Council votes 6-3 in favour of borrowing $18 million to assist with rec centre fundraising project

Construction crews continue work on the new Aquatic and Arenas Recreation Project in this photo from January 2024. -- City of Prince Albert photo.

Prince Albert City Council voted 6-3 in favour of borrowing $18 million as part of a plan to raise money for the Aquatic and Arenas Recreation Project, plus a new 4,500 seat WHL arena.

Mayor Greg Dionne said they expect plenty of donors to come forward and support the project, but most donors spread their donation over a multi-year period. Because the City rarely receives large donations as one lump sum, Dionne said, it’s necessary to borrow $18 million to cover costs today.

“If we get all the money upfront, we’d be in a (better) position,” Dionne told council. “That’s why this loan is only for five years, not like the rest of the loan for 30. This loan is only for five years to help us raise the money to finish paying off these projects, so that’s why I support it and for that amount, if the fundraising group comes through and raises the $50 million as they mentioned, the amount that we’re paying then is pretty cheap.”

The City originally anticipated borrowing $16 million for the project, but council later voted in favour of a $30 million loan. In 2024, the City of Prince Albert will pay $1.8 million in loan interest.

Dionne said he’s confident this form of financing will work because it’s how the City built the E.A. Rawlinson Centre and the indoor soccer centre at the Alfred Jenkins Field House.

Couns. Terra Lennox-Zepp and Charlene Miller were the most vocal councillors who voted against the project. Lennox-Zepp said paying $1.8 million in interest is already hitting the city hard, and increasing that amount would be poor financial management.

“That’s not a piece of lumber in the ground. That’s not an hour of labour,” Lennox-Zepp told council. “That’s just the interest we’re currently paying for one year only. It would be financially irresponsible of us as a city to incur a further $18 million loan on this project.”

Lennox-Zepp told council the City has already committed $4 million for architecture work on the 4,500 seat event centre. She said borrowing anther $18 million will leave the city with little wiggle room should an emergency hit.

“We have absolutely no financial capacity, no plan, to pay for and to build that 4,500 seat event centre,” she said. “(It’s) a major concern here. It would absolutely be financially irresponsible of us to incur more millions onto this debt, and we have no capacity to pay for it. It is obvious that we would put a hold on this project until we are in a position where we are able to pay for it.”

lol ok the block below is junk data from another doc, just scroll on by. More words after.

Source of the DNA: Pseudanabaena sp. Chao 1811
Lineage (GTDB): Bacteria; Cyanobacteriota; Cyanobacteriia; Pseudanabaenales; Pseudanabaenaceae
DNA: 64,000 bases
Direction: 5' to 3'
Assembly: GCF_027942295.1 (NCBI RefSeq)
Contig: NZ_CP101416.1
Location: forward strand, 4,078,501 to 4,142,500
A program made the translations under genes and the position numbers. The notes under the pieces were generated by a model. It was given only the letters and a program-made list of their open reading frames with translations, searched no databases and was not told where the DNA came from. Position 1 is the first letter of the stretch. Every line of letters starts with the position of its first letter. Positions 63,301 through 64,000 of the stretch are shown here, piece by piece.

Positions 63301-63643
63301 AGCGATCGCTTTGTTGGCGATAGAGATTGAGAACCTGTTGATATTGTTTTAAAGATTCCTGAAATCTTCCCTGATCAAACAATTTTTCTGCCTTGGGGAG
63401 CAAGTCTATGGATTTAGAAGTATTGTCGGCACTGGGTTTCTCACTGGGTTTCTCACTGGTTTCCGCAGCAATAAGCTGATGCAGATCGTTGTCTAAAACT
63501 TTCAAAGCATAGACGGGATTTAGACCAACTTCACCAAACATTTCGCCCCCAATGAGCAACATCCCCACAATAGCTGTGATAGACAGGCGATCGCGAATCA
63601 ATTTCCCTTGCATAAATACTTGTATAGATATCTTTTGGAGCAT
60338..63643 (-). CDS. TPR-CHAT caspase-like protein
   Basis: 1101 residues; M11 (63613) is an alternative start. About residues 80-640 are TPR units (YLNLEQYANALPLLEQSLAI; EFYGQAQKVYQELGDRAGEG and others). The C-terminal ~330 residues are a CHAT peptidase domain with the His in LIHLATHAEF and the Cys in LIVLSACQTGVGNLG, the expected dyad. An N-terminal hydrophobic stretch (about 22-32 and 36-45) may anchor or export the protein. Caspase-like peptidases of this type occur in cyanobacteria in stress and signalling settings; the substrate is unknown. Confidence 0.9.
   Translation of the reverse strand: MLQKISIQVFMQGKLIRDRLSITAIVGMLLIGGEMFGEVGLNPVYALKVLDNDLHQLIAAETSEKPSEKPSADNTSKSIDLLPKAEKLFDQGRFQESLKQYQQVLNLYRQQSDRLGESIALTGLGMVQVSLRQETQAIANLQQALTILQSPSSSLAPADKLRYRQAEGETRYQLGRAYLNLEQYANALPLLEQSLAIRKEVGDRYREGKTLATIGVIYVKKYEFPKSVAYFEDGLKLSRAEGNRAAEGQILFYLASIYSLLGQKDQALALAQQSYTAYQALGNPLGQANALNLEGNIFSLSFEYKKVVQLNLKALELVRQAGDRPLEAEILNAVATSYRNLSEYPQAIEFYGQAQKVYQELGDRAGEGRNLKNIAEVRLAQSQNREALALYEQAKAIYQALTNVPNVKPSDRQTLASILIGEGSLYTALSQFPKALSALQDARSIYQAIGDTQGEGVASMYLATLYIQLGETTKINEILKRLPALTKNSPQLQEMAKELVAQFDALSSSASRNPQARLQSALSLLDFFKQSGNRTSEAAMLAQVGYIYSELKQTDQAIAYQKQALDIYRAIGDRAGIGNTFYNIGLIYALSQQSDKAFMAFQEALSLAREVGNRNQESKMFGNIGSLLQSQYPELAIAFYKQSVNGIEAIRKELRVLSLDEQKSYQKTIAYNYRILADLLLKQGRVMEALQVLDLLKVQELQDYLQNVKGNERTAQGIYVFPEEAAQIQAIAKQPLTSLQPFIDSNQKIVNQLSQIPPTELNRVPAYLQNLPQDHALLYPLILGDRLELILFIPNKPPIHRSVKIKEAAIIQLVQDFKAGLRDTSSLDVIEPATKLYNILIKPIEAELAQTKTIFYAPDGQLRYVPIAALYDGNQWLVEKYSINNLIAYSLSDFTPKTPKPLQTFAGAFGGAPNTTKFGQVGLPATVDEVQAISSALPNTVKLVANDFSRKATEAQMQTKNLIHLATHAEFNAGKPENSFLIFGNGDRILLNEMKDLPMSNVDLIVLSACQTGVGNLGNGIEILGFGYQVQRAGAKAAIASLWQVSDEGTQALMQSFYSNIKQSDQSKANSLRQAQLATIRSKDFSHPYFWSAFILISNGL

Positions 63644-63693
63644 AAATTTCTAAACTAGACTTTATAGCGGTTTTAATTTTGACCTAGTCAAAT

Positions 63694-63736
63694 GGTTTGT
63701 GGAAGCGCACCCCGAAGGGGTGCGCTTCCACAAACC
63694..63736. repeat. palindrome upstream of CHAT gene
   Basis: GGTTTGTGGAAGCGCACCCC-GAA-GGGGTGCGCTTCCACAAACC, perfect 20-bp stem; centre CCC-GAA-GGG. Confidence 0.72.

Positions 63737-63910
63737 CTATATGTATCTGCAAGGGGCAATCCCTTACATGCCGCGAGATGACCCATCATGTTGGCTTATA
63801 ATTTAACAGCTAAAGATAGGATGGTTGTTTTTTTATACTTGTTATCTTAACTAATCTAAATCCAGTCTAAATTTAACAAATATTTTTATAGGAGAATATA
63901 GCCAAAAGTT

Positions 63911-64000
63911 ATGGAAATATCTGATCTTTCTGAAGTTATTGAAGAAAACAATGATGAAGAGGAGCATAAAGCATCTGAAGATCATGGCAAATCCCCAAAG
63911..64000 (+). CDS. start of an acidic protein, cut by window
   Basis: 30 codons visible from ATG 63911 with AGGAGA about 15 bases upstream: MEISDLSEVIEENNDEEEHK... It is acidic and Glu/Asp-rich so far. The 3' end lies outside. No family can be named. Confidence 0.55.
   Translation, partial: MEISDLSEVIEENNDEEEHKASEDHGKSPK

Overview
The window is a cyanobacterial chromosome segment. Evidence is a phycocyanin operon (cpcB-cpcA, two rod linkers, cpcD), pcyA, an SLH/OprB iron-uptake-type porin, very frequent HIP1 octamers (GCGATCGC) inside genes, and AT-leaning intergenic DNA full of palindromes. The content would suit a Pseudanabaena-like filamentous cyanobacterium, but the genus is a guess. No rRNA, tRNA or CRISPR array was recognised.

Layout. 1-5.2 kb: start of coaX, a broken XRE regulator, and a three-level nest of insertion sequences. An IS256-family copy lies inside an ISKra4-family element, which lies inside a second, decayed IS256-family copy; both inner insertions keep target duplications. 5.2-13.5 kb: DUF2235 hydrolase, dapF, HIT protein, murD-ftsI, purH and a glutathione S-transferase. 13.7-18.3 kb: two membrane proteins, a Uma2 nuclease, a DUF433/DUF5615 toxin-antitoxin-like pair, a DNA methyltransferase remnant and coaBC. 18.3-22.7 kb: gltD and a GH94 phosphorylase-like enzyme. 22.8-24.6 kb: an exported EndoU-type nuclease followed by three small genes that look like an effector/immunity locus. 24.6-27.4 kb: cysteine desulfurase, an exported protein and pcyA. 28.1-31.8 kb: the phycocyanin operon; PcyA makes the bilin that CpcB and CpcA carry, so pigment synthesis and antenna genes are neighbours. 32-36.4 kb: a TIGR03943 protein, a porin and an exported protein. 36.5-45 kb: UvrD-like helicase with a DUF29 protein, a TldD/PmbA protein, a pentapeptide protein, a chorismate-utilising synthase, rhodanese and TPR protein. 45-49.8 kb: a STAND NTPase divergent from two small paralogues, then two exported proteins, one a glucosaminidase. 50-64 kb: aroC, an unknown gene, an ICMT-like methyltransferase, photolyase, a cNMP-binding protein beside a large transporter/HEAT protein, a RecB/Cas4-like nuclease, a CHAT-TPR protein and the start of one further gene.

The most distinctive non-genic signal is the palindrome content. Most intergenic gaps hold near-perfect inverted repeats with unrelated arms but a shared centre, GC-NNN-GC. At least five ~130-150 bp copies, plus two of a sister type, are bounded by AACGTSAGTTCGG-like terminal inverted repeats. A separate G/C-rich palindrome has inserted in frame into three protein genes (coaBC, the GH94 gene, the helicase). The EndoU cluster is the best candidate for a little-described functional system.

Dionne responded that he wasn’t concerned about emergency funding because the City has access to a $12 million overdraft.

Coun. Don Cody made the motion to borrow $18 million. Cody said the loan was “just good business” and argued the projects were a necessity.

“Bridge financing is done all the time,” he told council. “Let’s face it, when you are getting large donations—maybe $10 million, $5 million, or whatever have you—you don’t expect that they’re going to pay the whole thing in one year.”

Cody added that he was “disturbed” by comments that the City should put the project on hold. If the community doesn’t build a new event centre, Cody argued, the City may lose the Prince Albert Raiders. He also came out swinging against councillors who, in his opinion, were portraying the project in a negative light.

“We continuously talk about this and make it look as though this is a real bad project, and the public listens to some councillors, albeit they shouldn’t,” Cody told council. “Some of the facts aren’t there, and some of the facts that they try and espouse are wrong, and we need to straighten those things out from time to time.”

Couns. Darren Solomon and Dennis Ogrodnick also spoke in support of the $18 million loan. Ogrodnick told council it would be financially irresponsible to put the project on hold now. Solomon expressed disappointment that the City needed to borrow another $18, but said it’s not an unusual practice when the City is launching a fundraising campaign.

Solomon added that if council stopped the project now, the entertainment district would become the new La Colle Falls.

The $18 million loan must be paid off within five years. Administration needs to draft a short-term debt bylaw for council before the City can officially take out the loan.